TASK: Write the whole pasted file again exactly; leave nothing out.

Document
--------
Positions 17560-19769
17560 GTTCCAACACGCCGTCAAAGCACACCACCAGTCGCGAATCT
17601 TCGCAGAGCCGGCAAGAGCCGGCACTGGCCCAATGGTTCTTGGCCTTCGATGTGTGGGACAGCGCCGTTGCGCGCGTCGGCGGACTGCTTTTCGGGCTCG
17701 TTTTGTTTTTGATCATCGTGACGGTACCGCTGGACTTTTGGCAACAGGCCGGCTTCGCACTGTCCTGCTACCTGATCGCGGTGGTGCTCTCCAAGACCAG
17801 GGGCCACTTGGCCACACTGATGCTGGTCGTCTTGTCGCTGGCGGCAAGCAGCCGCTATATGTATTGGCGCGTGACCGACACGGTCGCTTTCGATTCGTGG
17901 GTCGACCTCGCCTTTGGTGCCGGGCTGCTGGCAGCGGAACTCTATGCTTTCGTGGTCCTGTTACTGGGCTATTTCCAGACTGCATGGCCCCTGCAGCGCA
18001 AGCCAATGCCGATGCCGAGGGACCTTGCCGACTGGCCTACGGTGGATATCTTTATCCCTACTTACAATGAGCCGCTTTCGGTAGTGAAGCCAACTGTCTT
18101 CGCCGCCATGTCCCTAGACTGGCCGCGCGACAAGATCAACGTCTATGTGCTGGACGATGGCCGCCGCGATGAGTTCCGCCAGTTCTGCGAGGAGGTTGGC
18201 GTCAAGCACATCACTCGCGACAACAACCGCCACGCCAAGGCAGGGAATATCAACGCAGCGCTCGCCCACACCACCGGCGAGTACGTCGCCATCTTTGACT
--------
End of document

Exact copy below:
Positions 17560-19769
17560 GTTCCAACACGCCGTCAAAGCACACCACCAGTCGCGAATCT
17601 TCGCAGAGCCGGCAAGAGCCGGCACTGGCCCAATGGTTCTTGGCCTTCGATGTGTGGGACAGCGCCGTTGCGCGCGTCGGCGGACTGCTTTTCGGGCTCG
17701 TTTTGTTTTTGATCATCGTGACGGTACCGCTGGACTTTTGGCAACAGGCCGGCTTCGCACTGTCCTGCTACCTGATCGCGGTGGTGCTCTCCAAGACCAG
17801 GGGCCACTTGGCCACACTGATGCTGGTCGTCTTGTCGCTGGCGGCAAGCAGCCGCTATATGTATTGGCGCGTGACCGACACGGTCGCTTTCGATTCGTGG
17901 GTCGACCTCGCCTTTGGTGCCGGGCTGCTGGCAGCGGAACTCTATGCTTTCGTGGTCCTGTTACTGGGCTATTTCCAGACTGCATGGCCCCTGCAGCGCA
18001 AGCCAATGCCGATGCCGAGGGACCTTGCCGACTGGCCTACGGTGGATATCTTTATCCCTACTTACAATGAGCCGCTTTCGGTAGTGAAGCCAACTGTCTT
18101 CGCCGCCATGTCCCTAGACTGGCCGCGCGACAAGATCAACGTCTATGTGCTGGACGATGGCCGCCGCGATGAGTTCCGCCAGTTCTGCGAGGAGGTTGGC
18201 GTCAAGCACATCACTCGCGACAACAACCGCCACGCCAAGGCAGGGAATATCAACGCAGCGCTCGCCCACACCACCGGCGAGTACGTCGCCATCTTTGACT